Pete McKee's Joy of Sheff – Review

I’m sat in the back of a 1950s double decker bus eavesdropping. “Pete McKee’s downstairs,” says a middle-aged woman sat two seats in front to her slightly older, plumper companion. “I’ve heard this is the last time he’ll do a show in Sheffield,” is the reply.

 

She then turns to a chap sat across the aisle who’s showing his daughter something out of the window as she gives him a nudge. “I love the things we do when we hang out with you,” she says, clearly excited.

 

And she’s not alone today. There is a real expectant buzz around the top deck of the ‘Joy of Sheff’ bus that is taking us to the Blue Shed in Attercliffe to check out McKee’s latest (and last? I doubt it) Sheffield exhibition. This one’s only showing for the day, so the ‘two penny’ bus ride is literally worth every penny and certainly adds to the drama of the occasion.

 

 

In the ten years I’ve been in Sheffield, Pete has gone from 'the bloke that does the cartoons in the Sheffield Telegraph', to one of its most famous and well-loved sons. He may not have the international recognition of an Arctic Monkey or a Richard Hawley, but here at home, he is probably as recognisable as many of the famous faces he paints.

 

I‘ve not been to The Blue Shed before, so I’m not really sure what to expect, and from the outside, the generic industrial warehouse exterior isn’t really befitting of the work of someone who evokes such a golden glow of the Steel City.

 

But that changes as you step from out to in. It’s dark, which is a real surprise, and you’re greeted at first by three huge strips hanging from the ceiling showcasing McKee’s signature Joy Of Shef painting. It already feels like Pete is trying to shake up your expectations of what a Mckee exhibition is all about. And it works. In the first room there are a group of mounted small wooden boxes containing classic smells of the Steel City – from Henderson’s Relish to The Limit’s carpet. Lovely.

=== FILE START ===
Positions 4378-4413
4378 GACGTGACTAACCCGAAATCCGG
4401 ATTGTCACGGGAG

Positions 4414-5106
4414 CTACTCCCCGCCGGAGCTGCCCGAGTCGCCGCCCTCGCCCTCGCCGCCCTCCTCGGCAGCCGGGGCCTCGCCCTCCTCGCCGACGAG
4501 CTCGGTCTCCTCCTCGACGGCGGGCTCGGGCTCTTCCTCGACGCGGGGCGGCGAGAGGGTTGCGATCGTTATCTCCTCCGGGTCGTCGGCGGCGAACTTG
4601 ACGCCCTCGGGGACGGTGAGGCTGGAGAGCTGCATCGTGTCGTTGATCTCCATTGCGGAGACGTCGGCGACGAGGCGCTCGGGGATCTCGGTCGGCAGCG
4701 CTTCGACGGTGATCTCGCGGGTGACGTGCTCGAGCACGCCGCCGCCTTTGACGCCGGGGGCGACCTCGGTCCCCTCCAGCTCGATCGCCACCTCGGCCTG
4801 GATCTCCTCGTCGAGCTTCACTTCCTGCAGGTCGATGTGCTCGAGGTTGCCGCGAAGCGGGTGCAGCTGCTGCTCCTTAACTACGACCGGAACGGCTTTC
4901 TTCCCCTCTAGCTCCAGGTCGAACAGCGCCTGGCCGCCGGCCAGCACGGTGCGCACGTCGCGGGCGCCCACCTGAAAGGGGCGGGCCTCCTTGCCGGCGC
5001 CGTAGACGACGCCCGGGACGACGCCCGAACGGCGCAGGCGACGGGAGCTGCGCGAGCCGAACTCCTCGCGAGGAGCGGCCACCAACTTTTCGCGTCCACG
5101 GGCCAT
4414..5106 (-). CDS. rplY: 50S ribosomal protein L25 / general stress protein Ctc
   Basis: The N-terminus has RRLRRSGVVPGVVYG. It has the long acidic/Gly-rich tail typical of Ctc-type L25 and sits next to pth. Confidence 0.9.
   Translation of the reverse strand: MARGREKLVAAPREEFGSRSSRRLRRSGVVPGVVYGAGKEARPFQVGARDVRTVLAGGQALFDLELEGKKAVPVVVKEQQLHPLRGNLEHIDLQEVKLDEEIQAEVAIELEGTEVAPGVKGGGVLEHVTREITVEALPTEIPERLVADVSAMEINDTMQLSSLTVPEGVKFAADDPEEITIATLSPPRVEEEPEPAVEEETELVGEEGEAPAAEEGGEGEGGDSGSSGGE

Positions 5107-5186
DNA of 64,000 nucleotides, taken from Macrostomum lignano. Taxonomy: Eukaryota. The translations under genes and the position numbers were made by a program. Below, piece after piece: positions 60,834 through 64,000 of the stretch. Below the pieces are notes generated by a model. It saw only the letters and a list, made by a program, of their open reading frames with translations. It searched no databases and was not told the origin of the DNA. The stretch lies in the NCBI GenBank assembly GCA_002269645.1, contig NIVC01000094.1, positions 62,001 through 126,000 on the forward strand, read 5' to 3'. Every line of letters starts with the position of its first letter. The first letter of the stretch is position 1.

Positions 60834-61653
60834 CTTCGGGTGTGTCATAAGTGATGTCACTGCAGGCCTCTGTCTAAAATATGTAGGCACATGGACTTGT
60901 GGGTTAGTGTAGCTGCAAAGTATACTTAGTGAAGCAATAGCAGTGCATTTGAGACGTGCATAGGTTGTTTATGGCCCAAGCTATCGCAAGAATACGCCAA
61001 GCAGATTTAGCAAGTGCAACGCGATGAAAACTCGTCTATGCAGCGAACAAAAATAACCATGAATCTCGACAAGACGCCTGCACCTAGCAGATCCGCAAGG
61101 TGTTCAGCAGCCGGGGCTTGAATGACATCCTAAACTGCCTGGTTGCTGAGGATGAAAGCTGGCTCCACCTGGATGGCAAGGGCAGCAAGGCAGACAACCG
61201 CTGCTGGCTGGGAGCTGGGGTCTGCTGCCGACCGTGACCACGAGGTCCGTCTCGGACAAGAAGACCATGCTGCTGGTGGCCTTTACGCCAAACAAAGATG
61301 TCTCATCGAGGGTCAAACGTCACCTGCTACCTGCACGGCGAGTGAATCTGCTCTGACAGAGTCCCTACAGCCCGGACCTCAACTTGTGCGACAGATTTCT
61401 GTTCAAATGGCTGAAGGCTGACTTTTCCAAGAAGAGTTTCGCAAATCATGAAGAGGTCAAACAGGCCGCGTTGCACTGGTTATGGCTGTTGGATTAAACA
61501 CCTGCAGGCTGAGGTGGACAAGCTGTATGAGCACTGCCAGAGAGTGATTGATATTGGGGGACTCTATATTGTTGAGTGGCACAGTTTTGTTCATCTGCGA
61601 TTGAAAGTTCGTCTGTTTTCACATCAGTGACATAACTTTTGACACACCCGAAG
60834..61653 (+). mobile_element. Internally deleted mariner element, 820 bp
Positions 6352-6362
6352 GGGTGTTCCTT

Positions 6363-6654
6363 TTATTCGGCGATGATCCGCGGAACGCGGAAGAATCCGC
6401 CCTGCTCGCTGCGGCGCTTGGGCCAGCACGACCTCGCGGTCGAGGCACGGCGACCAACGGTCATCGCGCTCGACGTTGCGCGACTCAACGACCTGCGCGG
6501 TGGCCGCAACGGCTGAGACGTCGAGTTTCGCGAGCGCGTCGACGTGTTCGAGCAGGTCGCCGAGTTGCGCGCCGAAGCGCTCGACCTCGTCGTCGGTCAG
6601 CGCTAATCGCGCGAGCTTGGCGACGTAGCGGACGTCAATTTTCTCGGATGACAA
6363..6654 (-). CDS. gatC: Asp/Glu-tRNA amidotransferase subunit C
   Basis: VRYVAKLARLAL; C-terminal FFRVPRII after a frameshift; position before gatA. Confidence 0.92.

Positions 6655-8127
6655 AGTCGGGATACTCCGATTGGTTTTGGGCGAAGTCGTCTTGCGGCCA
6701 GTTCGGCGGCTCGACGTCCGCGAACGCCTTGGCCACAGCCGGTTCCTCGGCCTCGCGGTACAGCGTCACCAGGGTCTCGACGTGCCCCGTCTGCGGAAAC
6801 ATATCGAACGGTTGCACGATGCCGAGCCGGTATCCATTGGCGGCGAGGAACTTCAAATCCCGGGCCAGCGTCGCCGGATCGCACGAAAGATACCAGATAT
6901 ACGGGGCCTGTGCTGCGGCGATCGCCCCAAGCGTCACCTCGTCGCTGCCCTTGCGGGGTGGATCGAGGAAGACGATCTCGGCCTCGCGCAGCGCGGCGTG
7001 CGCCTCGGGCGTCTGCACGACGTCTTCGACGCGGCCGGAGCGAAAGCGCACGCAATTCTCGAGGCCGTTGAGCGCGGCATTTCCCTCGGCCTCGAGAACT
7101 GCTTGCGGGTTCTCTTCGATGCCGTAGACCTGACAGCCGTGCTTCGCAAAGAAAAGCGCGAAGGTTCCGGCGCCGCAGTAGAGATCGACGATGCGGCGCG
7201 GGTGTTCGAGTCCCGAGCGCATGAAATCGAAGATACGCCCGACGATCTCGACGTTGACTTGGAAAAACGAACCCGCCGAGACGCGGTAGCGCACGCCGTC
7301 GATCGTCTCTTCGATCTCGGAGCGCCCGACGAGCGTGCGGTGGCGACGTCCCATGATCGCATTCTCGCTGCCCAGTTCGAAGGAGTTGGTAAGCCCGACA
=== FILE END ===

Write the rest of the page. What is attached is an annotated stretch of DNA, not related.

Then there are a series of 1970s styled TVs simultaneously showing Pete’s mini-documentary as he takes you around the city he captures so expertly in his paintings. There’s even a cheeky nod to Damien Hirst with his meat pie and Hendersons Relish suspended in formaldehyde (Ok, water). It’s good to see he’s still got his sense of humour.

 

 

As you turn the corner and Arctic Monkeys second LP plays through the curtain, you’re greeted by an room full of classic Mckee works about Sheffield. Everyone will have their favourites – some because of the famous faces (Jarvis and Hawley both feature today) – but others because of the feelings and memories they evoke. I just end up wishing I had a few grand to spend because there are at least two I pretty much fall in love with.

 

Such is his success, there can be a feeling that Pete is almost omnipresent these days; but for me, he hasn’t lost any of his charm. And judging by the packed out bus and the huge queue of people waiting to get their artwork signed by the man himself, the rest of Sheffield is with me.

 

Words by Phil Turner

 




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